Welcome to my instructional series on the golf swing. If this is your first time here, I suggest starting from the beginning, as these posts are in sequential order and build on each other.
In the last post, I discussed what happens from the address position to the end of the takeaway. Now, we are going to walk through the interval of the swing between the end of the takeaway and the moment that the left forearm becomes parallel to the ground. This will be largely an extension of the previous post, elaborating on the concepts of the takeaway.
Unlike the takeaway, there is no particular “position” that we can check for when the left arm is parallel to the ground (I will refer to this as the “9 o’clock position”), because depending on the degree of wrist cock that the golfer employs during the takeaway, the club will be in various positions. Despite this, there is a general estimation of where the club should be when the left arm is parallel to the ground. Preferably, the butt end of the club should point at the straight-line base of the inclined plane, but as I discussed in my post on the swing plane, it is difficult to tell exactly where the club is pointing, and also difficult to tell when the left arm is parallel from the DTL camera view. See the photo below:
I apologize for all of the lines drawn in the photo above, but they are all important to explaining the concept. First off, the faint green dot is the ball. The blue line on the ground is the base of the inclined plane, or in other words, my “target line” assuming that I want to hit a straight shot. The other blue line represents the shaft plane that was established at address. The yellow circle represents an approximation of where the butt end of my golf club is pointing. The actual point is most likely somewhere within that circle. Note that my club is too shallow, and I would like to get the butt end of the club pointing somewhere in the red cross-hatched rectangle. Optimally, the butt end of the club should point along the base of the inclined plane.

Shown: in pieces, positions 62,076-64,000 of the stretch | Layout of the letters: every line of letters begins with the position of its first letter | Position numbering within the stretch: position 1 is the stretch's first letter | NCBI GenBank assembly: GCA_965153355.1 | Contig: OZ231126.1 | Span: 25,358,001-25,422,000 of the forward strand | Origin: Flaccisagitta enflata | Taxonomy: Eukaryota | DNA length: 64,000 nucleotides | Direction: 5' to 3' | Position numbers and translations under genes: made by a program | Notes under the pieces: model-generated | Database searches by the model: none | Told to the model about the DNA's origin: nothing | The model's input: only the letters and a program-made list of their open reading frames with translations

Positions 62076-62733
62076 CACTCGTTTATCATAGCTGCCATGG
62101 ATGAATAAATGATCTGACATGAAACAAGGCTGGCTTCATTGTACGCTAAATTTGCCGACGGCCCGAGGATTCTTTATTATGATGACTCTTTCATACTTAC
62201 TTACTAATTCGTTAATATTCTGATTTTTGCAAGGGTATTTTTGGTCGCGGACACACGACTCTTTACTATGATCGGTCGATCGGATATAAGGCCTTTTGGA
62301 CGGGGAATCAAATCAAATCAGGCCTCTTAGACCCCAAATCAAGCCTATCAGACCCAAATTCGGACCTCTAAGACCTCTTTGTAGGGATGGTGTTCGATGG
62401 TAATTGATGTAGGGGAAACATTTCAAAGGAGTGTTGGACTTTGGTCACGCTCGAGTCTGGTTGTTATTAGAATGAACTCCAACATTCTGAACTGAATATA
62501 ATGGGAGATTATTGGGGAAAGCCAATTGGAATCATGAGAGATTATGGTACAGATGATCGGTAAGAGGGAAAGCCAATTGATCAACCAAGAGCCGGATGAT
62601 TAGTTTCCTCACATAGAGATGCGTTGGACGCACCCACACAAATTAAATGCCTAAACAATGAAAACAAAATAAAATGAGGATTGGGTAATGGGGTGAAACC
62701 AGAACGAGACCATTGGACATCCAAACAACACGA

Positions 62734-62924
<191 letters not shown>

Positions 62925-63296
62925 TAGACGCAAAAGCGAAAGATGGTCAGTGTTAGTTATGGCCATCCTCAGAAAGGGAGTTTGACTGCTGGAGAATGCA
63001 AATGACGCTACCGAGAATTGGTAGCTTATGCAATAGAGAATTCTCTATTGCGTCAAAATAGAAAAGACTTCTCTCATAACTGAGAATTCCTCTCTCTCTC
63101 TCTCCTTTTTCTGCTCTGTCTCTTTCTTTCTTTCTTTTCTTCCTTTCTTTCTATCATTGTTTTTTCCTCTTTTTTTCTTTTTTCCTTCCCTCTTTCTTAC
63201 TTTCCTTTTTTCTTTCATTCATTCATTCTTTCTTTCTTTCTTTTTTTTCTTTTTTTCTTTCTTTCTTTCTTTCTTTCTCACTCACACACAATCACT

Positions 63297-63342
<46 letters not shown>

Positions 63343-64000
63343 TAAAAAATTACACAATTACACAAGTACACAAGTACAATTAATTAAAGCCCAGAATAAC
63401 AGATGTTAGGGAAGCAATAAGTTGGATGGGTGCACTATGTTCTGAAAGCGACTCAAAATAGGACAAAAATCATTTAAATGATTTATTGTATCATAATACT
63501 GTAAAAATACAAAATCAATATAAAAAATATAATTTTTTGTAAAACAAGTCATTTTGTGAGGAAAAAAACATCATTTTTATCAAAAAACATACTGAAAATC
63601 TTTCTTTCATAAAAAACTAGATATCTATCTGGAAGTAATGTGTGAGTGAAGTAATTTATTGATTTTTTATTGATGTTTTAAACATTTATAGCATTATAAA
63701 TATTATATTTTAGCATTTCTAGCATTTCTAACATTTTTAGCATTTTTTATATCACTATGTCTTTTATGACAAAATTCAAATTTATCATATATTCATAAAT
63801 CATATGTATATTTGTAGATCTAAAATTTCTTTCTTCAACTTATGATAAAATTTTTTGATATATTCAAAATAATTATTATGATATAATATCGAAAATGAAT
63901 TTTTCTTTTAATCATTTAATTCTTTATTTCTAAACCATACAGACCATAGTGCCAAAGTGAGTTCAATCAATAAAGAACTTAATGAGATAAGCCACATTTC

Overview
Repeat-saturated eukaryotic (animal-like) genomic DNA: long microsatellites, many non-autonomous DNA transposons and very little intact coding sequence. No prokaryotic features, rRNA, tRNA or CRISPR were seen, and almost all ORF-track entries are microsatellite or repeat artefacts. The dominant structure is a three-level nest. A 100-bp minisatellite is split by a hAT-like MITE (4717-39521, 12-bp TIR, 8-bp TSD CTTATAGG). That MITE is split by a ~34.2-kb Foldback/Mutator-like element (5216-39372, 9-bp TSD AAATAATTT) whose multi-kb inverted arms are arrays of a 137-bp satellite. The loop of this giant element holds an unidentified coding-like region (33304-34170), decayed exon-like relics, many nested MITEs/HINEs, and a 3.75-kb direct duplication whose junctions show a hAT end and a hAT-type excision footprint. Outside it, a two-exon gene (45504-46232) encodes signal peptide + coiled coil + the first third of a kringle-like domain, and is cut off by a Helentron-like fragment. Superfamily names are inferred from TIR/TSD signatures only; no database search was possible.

As I explained in the post about the inclined plane, with most golfers, the plane angle will actually steepen throughout the backswing. Take a look at the three planes (shaft plane, elbow plane, shoulder plane):
When the left arm is parallel to the ground, the shaft should optimally be somewhere in between the elbow and shoulder plane. This is simply an equivalent way of saying that the butt end of the club is pointing in the red cross-hatched box that I illustrated earlier.
We have now established a general “position” which the club should be in when it reaches the 9 o’clock position, but haven’t explored how to get from the end of the takeaway to this position. At this point, I am assuming that you have read the takeaway portion of this chapter, and you have successfully gotten the club into the proper “end of takeaway” position.
Depending on what type of takeaway method you use, the 9 o’clock position will look slightly different.
Right Arm Takeaway
If you have employed a right arm takeaway, getting to the 9 o’clock position from the end of the takeaway is simply a continuation of the right arm lifting up, back, and inward. At the end of the takeaway, the right palm should be facing in front of you. Although my end of takeaway position is slightly inside, you can see that my right palm is facing roughly in the direction of the arrow.
From there, it will continue opening up, and at the 9 o’clock position, the right palm will be facing slightly forward and slightly skyward.
With the right arm takeaway, you should direct your attention to moving the right arm up back and in, and achieving these relative palm positions. The following video demonstrates this movement extremely well: